Bitcoin Difficulty per Issue, a Proof-of-Work (PoW) pricing model, could provide clues to the next crucial level BTC would need to overcome.
Bitcoin is approaching difficulty per issuance model 2.0 level
As one analyst noted on Twitter, the BTC price is now nearly double the cost of production. Difficulty per issue is a Bitcoin PoW pricing model based on two metrics: mining difficulty and issue.
Mining Difficulty is a Bitcoin network mechanism that sets the computational difficulty for miners to mint new coins and insert blocks into the chain. The difficulty is that the BTC network has been configured to keep its supply production at a constant level.
Whenever the Bitcoin hashrate, a measure of the total amount of computing power associated with the blockchain, changes value, the rate at which miners produce new blocks also fluctuates. Since the network is designed to prevent this, it adjusts the difficulty just as much as necessary to counteract these fluctuations.
Since difficulty depends on hashrate in this way, it encapsulates all mining-related expenses incurred by miners and can thus be used to estimate production costs.
The difficulty-per-issuance model is based on this idea. To calculate the cost of 1 BTC, the model divides the difficulty term by the “spend”, the total amount of new coins added to the circulating supply.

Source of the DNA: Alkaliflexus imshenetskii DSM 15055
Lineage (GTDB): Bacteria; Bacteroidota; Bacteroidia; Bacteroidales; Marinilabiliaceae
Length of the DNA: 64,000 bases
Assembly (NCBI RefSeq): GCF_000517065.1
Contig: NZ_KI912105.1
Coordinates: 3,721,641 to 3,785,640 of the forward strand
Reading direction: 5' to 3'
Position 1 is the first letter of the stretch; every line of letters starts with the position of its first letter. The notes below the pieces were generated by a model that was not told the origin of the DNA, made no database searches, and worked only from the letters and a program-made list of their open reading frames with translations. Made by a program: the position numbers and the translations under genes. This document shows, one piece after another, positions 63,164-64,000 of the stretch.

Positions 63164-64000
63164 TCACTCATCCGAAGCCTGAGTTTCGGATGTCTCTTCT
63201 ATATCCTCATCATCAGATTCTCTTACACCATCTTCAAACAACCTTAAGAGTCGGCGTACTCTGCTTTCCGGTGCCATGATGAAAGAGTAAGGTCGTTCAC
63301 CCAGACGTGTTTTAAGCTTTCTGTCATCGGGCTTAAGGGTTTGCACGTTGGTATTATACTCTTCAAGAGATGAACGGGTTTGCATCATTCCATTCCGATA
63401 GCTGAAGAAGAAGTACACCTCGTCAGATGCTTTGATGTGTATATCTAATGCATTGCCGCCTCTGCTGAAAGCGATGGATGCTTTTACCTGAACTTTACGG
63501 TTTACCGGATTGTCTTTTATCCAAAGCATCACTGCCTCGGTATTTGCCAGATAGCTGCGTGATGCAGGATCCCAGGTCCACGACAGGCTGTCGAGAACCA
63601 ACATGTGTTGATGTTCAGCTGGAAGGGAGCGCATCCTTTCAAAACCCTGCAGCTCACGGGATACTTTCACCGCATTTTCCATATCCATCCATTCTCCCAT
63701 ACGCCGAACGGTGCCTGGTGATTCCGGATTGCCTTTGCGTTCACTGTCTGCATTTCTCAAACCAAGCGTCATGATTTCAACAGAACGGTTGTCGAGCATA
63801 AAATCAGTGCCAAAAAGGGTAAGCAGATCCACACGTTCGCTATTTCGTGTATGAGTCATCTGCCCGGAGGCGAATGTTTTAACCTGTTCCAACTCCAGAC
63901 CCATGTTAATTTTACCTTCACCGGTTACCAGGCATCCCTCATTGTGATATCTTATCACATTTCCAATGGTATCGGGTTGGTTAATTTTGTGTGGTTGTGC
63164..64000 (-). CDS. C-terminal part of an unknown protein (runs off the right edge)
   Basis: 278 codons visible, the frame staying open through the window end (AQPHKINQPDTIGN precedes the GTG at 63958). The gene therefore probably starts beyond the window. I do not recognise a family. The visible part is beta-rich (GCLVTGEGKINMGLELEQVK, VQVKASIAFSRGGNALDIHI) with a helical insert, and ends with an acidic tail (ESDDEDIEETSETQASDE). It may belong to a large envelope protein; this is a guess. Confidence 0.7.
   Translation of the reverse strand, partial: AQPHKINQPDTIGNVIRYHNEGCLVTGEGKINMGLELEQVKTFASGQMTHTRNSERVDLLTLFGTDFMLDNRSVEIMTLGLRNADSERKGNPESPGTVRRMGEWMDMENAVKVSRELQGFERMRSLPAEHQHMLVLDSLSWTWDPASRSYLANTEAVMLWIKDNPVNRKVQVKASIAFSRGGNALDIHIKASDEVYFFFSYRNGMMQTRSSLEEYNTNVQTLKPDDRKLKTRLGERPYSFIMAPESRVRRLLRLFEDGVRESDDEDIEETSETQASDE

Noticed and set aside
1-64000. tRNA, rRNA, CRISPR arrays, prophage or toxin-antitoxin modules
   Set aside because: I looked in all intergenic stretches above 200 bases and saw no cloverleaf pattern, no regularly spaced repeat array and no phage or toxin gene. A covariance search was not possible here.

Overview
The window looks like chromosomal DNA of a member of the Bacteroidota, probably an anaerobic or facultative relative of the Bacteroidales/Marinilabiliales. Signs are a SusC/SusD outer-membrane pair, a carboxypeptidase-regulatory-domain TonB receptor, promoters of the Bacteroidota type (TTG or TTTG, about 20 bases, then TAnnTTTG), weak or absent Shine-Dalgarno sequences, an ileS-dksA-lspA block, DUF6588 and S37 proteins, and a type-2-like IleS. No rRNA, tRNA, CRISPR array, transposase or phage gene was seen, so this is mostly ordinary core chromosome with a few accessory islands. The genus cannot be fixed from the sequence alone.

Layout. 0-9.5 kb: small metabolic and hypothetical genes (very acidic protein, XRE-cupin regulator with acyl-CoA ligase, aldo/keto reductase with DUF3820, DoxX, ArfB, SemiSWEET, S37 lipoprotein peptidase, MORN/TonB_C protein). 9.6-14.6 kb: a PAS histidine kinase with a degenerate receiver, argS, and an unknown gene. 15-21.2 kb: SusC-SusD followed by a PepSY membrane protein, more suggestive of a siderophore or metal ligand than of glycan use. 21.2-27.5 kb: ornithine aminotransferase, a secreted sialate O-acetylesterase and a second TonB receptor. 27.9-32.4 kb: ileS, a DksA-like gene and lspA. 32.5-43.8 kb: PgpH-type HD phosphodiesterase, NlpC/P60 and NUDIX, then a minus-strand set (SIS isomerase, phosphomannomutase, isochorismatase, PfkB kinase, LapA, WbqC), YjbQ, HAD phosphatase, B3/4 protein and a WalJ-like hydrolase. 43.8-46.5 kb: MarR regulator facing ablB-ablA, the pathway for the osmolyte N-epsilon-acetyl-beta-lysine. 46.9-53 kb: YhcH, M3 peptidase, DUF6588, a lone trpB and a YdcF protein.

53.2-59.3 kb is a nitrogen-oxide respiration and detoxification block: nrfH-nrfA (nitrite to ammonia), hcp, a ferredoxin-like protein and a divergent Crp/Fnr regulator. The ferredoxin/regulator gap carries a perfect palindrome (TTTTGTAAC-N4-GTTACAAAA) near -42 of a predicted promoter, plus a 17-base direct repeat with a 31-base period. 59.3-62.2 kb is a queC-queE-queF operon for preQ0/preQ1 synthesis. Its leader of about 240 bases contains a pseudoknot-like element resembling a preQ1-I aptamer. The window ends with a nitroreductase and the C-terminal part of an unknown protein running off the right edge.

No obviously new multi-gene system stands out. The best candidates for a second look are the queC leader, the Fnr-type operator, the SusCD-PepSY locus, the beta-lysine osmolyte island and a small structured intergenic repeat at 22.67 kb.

Now here is a chart that shows the three main tiers of this model and where Bitcoin stands in relation to them:
The three levels of difficulty per issue price levels | Source: @paulewaulpaul on Twitter
As shown in the chart above, bitcoin price was below the difficulty per issue of 1.41 (the middle line) some time ago. This level represents a kind of average production cost for the BTC miners.
The bottom line gives a lower bound on the estimated cost of production, while the top line gives an upper bound. The chart shows that BTC has never touched the lower border in this cycle.
With the recent rally, BTC broke above 1.41 and is now approaching 2.0 (the upper bound). In the past, bitcoin has stayed between these two levels for long periods of time in some cases.
Typically, bull rallies have taken place after Bitcoin has successfully broken out of this zone in the past. So, if the crypto’s price manages to surpass this level, it could be a positive sign for investors.
However, for the coin to be rejected by difficulty level 2.0 per issue is as real a possibility as there is historical precedent for it. Now it remains to be seen how the price will react if it retests this line (assuming it does so at all in this rally).
At the time of writing, Bitcoin is trading around $23,100, up 1% over the past week.
Looks like BTC hasn’t moved much lately | Source: BTCUSD on TradingView
Featured image by Brian Wangenheim at Unsplash.com, charts by TradingView.com, Glassnode.com
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